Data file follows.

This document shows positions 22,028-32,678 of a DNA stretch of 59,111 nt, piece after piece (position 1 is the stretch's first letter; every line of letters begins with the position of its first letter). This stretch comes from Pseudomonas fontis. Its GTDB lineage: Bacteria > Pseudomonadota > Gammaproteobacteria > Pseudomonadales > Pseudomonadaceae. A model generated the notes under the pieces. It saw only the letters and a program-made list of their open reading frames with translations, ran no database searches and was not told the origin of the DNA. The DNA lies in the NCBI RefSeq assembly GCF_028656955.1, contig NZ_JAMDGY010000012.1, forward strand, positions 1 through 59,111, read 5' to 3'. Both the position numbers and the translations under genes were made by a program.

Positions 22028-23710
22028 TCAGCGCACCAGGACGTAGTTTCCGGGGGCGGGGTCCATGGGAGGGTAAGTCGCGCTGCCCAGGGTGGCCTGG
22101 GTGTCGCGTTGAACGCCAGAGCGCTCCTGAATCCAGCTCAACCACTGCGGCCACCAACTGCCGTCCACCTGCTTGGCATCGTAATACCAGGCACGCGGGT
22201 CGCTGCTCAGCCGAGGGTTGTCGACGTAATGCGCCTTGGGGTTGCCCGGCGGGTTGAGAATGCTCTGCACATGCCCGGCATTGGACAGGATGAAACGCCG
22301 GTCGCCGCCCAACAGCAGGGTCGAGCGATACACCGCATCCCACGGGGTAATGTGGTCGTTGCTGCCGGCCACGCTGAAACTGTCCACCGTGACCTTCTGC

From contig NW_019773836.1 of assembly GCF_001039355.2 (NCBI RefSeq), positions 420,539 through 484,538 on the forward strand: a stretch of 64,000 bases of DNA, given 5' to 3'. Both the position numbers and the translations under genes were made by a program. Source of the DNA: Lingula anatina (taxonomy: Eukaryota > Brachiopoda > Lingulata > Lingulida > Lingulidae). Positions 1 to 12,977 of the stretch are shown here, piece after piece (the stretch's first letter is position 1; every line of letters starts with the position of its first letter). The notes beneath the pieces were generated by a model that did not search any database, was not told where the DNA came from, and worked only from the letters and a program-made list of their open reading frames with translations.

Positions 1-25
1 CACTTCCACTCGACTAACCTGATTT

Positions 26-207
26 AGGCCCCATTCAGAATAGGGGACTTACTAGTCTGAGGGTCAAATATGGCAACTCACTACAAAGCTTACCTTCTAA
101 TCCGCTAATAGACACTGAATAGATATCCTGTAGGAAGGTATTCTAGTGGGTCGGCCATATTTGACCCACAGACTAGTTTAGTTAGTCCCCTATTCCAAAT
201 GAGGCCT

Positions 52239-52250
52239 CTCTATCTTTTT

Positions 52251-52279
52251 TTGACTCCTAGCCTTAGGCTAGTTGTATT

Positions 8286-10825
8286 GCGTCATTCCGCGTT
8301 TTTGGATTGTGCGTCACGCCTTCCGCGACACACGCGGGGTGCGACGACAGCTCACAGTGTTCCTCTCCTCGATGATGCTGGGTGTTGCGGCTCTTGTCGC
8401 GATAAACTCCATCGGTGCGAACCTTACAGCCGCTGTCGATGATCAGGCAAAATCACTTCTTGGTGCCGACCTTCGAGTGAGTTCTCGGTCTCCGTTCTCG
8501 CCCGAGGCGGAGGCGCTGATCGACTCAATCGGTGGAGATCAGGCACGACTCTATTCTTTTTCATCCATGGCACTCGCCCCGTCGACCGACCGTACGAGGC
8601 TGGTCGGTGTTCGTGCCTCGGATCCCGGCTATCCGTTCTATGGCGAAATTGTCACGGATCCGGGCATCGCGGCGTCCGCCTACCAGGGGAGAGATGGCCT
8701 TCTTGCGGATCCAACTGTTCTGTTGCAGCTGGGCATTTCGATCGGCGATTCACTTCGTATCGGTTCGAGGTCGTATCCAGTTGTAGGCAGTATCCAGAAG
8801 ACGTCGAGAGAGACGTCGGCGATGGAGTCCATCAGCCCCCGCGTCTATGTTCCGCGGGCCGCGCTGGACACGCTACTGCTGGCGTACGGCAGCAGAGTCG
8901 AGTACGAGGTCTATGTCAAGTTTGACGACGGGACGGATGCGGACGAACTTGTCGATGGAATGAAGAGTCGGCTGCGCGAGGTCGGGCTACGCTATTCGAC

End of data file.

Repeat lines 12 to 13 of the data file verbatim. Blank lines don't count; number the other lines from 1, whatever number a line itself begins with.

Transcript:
101 TCCGCTAATAGACACTGAATAGATATCCTGTAGGAAGGTATTCTAGTGGGTCGGCCATATTTGACCCACAGACTAGTTTAGTTAGTCCCCTATTCCAAAT
201 GAGGCCT